IBM's Watson is moving West and widening its ambitions.
The company plans to open a second headquarters for Watson, its artificial-intelligence system, in San Francisco in 2016 and eventually employ several hundred people. IBM's Watson group, set up as a separate business in January 2014, has its East Coast headquarters in downtown Manhattan.
But a series of other announcements from the company expected on Thursday may be more significant. They represent the clearest sign so far of IBM's long-term goal: to make Watson the equivalent of a computing operating system for an emerging class of data-fueled artificial-intelligence applications.
IBM explored paths to commercializing the technology after Watson beat human champions in the quiz show "Jeopardy!" in 2011. At first, the company focused on big demonstration projects with big companies and institutions, especially in medicine and health care.
But the plan has broadened, especially in the last year, to move beyond custom work for major clients to creating a growing collection of services, so that software developers at start-ups and elsewhere can easily use them in applications.
On Thursday, IBM will announce new capabilities in Watson services like speech, language understanding, image recognition and sentiment analysis. These humanlike abilities such as seeing, listening and reasoning are those associated with artificial intelligence in computing. IBM calls its approach to A.I. "cognitive computing."
Yet what is distinctive about IBM, analysts say, is the breadth of its effort to create Watson tools and services as plug-in offerings for a wide range of developers.
"IBM is building out a broad platform for where they think the future of computing is heading," said David Schubmehl, an analyst at IDC.
Mr. Schubmehl compared the IBM playbook in A.I. computing with Microsoft's with Windows in personal computing and Google's with Android OS in mobile. "IBM is trying to do the same thing with Watson," he said, "open up a platform, make it available for others, and democratize the technology."
IBM says it now has 350 company partners using Watson to make products, with about 50 services on the market. Some 70,000 software developers, IBM says, are using Watson software in some way. Many are in large organizations like ANZ Bank, Johnson & Johnson, the Department of Veterans Affairs, the Mayo Clinic and the University of Texas MD Anderson Cancer Center.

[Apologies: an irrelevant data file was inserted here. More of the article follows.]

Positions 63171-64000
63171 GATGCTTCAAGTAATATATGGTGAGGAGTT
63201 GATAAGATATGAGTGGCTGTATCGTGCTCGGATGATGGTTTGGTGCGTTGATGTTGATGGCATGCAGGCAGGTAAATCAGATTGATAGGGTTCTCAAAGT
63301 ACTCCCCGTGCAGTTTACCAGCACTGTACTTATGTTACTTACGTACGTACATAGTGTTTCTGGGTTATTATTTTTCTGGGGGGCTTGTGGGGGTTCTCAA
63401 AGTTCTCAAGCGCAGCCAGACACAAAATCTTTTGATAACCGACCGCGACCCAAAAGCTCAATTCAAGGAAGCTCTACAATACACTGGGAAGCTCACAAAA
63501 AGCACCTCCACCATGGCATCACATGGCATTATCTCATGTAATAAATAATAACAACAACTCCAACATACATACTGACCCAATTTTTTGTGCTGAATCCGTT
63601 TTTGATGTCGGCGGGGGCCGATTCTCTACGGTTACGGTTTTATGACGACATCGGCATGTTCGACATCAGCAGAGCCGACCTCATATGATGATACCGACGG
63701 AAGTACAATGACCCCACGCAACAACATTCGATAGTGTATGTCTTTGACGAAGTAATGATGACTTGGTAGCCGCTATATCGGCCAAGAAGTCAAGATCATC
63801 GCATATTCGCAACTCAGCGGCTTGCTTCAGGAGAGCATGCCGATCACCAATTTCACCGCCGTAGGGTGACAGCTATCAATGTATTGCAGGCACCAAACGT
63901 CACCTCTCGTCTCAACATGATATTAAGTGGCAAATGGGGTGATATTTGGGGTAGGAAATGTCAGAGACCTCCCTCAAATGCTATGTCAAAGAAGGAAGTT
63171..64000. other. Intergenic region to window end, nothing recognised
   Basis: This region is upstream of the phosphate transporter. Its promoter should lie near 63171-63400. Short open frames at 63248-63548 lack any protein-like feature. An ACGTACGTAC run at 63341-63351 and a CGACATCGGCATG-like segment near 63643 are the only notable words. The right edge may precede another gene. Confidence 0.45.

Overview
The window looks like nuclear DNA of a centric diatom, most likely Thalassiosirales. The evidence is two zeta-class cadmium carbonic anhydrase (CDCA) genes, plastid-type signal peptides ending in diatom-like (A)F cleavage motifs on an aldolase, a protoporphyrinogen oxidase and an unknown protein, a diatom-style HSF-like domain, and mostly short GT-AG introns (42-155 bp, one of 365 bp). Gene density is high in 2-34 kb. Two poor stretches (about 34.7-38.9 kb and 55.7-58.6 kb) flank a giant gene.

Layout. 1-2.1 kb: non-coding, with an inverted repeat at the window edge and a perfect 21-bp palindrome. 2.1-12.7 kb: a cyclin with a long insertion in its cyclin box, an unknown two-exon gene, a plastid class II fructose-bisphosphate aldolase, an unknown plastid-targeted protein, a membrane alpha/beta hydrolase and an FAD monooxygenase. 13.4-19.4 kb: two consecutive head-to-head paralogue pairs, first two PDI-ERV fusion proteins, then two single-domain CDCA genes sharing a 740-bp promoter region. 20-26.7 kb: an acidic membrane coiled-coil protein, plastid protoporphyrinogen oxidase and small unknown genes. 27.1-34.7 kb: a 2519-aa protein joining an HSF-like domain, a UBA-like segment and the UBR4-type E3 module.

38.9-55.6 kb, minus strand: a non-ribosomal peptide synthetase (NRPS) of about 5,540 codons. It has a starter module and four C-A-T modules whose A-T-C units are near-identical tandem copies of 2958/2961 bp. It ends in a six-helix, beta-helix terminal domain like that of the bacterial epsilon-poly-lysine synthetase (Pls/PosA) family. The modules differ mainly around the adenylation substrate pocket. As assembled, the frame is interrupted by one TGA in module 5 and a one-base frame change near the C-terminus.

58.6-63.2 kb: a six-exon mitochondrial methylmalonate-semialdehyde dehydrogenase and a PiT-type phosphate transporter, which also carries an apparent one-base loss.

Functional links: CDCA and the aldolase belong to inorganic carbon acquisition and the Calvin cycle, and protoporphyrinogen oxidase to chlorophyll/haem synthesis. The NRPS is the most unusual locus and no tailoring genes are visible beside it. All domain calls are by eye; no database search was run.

But the event in San Francisco will highlight start-ups using Watson technology. One of them is VineSleuth, whose Wine4.me app provides wine recommendations for consumers based on sensory science and predictive algorithms. The start-up, which is based in Houston, plans to use Watson's language classifier and translation services in kiosks it will put in grocery stores early next year.
A customer, explained Amy Gross, president of VineSleuth, will be able to walk up to a kiosk, tap the screen and say, "I want a wine for under $10 that goes well with salmon." And in reply, the person is shown a list of suggested wines that meet the criteria. If a person registers, the recommendations can become personalized, based on tastes and purchase history.
UnitesUs, an online service for matching job seekers with employers, is using Watson's "personality insights" service. It amounts to automated, online personality assessments. The person looking for a job fills out a brief online application, which asks for permission to mine their public Twitter messages, Facebook posts or other social social-media writing.
The Watson personality-assessment service then generates a report. The service has only been operating for a few months, but it seems to appeal to companies. About 7.5 percent of the thousands of job seekers on UnitesUs have been called for interviews by employers, according to Khashayar Youssefi, the company's chief executive. By contrast, the interview-call rate for major online job services like Monster and Careerbuilder is typically 1 to 4 percent, said Bardia Nikpourian, chief technology officer of UnitesUs, which is based in Irvine, Calif.
Amy Case, head of Case Strategy, a consulting firm, is using Watson to read, sort and assess vast amounts of financial, market and competitive data — from public government information, private sources and online social networks — to suggest growth opportunities for corporate clients.
"It's your judgment in the end," Ms. Case said. "But Watson provides some serious muscle" in winnowing, identifying and ranking possible strategic choices.
The new office in San Francisco, called Watson West, seems to be about both tapping talent and changing minds. IBM already has a presence on Howard Street, where one of its teams works on web and mobile apps for clients, and a large footprint in Silicon Valley, including its Almaden Research Center in San Jose.
Yet Watson West, said Robert High, chief technology officer for the Watson business, is intended to "cater to the heart of the entrepreneurial community here in San Francisco and in Silicon Valley."
"Presence influences points of view," Mr. High said, suggesting that Watson can burnish IBM's image as an innovator. "If you're not there, you're out of sight and out of mind."